Many people at Staten Island University Hospital, including workers who were not attending patients, briefly went outside as a precaution after the earthquake hit on Tuesday.
Workers, especially on the first floor, spent about 10 minutes outside the Ocean Breeze facility before loudspeakers alerted them that everything was safe.
No patients were abandoned.
Evacuation was not mandatory and patients on the upper floors remained inside.
Hospital officials said phone and computer systems kept working properly and that there was no damage.
Dr. Mark Jarrett, the chief medical officer, said he did not feel much inside the critical care tower, which is built with steel cross beams.
"It is I believe the only large, commercial, earthquake-proof building on Staten Island," said Jarrett. "And it is very important because it was built with the concept that this may only happen every 100 years but if it happens, we have to be prepared for it."
"We were standing in the lobby of the ER, and all of a sudden the building started shifting back and forth, from side to side," said bystander Anthony Valle.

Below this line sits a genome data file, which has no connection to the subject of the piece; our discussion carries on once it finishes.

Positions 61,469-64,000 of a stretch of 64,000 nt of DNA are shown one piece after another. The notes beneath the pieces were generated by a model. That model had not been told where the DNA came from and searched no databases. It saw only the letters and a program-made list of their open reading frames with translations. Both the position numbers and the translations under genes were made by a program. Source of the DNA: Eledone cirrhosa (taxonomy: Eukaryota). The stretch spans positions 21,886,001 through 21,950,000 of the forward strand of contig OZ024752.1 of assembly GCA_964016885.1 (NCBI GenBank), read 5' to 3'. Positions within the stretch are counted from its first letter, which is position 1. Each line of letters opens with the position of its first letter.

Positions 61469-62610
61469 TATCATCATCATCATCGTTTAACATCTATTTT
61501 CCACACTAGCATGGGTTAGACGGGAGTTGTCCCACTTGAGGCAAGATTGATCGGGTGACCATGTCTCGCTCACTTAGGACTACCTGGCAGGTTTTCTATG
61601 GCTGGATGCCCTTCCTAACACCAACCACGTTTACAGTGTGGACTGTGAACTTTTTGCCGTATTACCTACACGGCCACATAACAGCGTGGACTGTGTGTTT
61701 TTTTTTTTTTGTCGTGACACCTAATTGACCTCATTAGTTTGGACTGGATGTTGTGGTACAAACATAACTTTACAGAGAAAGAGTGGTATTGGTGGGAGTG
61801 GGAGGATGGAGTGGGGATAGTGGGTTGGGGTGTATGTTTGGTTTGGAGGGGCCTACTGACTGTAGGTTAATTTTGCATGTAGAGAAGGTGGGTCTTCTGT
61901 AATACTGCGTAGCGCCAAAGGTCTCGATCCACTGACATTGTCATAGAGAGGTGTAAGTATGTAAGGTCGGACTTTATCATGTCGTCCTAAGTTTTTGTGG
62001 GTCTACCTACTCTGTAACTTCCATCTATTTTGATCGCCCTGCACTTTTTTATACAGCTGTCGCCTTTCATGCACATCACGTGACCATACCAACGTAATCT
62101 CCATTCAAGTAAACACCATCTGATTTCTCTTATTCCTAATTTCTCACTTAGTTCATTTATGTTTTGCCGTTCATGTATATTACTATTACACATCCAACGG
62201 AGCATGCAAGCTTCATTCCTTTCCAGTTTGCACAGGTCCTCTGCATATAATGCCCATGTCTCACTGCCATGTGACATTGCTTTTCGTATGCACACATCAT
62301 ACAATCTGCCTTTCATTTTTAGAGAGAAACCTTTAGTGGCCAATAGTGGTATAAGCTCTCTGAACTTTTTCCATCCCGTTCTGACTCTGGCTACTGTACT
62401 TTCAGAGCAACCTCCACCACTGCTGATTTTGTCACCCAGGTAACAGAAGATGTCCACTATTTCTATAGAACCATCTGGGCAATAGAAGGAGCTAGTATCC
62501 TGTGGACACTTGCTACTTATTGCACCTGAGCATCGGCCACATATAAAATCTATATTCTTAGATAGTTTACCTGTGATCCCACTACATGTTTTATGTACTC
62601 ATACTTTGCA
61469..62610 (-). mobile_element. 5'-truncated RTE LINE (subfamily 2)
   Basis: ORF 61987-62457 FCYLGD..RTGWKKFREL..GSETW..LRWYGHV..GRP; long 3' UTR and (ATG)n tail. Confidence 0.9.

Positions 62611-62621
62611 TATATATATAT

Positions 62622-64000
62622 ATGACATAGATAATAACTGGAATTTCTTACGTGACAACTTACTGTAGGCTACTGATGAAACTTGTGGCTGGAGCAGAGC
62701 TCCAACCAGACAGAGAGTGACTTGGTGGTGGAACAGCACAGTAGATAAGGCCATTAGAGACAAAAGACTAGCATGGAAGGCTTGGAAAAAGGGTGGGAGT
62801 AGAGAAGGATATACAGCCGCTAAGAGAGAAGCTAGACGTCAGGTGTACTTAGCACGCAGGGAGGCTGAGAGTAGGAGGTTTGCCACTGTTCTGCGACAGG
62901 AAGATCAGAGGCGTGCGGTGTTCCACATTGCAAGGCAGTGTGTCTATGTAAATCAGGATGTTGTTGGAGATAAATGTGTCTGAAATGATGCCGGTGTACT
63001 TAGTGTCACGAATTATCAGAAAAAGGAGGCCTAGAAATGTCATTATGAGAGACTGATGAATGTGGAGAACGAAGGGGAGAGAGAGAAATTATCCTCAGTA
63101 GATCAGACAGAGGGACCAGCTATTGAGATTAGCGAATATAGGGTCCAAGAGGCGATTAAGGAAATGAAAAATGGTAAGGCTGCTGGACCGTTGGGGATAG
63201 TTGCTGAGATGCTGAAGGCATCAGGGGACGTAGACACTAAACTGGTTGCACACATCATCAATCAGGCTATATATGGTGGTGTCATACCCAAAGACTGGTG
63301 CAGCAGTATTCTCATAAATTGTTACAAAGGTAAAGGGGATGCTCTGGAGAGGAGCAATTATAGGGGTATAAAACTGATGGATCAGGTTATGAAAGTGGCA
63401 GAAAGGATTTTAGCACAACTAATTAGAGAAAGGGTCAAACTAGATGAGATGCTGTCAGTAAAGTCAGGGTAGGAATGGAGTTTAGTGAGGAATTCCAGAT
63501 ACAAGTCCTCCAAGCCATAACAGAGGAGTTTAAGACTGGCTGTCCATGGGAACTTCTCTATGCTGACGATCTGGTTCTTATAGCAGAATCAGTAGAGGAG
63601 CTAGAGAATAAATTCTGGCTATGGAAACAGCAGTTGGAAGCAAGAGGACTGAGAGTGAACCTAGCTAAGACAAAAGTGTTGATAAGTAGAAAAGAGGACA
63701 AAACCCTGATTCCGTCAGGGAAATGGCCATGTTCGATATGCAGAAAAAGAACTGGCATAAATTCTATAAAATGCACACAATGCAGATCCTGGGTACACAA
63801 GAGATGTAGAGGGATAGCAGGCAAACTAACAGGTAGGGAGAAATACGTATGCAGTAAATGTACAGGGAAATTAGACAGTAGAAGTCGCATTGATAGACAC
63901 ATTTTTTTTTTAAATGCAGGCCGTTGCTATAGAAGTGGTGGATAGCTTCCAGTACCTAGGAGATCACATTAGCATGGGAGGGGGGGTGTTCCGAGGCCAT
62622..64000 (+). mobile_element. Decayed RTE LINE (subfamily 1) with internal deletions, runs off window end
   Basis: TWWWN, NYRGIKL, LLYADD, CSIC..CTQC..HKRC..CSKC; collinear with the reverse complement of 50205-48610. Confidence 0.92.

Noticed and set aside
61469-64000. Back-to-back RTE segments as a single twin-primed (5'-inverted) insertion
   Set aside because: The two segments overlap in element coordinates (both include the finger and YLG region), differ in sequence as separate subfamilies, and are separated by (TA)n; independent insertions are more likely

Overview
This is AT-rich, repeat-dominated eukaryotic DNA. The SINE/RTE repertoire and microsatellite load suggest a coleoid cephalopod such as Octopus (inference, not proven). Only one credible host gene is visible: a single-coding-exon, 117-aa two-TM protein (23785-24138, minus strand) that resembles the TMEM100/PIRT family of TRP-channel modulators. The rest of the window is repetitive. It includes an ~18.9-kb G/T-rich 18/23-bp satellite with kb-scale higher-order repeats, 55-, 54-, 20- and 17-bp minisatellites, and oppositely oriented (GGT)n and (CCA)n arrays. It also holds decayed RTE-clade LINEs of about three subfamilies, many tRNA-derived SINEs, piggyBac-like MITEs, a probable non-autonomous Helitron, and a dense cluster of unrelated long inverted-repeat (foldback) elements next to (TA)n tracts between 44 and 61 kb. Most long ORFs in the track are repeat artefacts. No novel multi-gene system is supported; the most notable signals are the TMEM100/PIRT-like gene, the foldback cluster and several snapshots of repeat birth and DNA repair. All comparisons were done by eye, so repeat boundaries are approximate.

No operating rooms were in use during the earthquake.
Meanwhile, many other residents throughout Staten Island were on edge.
Those living in parts of New Dorp and South Beach said it felt as if the epicenter was not in Virginia, but right in their front yard, and some went out of their homes.
"I heard people in the hall, I went outside, they were knocking on doors saying, 'An earthquake, leave, don't use the elevator,'" said one local.
"Someone was screaming, 'It's an earthquake,' so I just ran down the stairs," said another.
"It was, like, the building was shaking. It was very dangerous, believe me," said a third.
There were no reports of any injuries.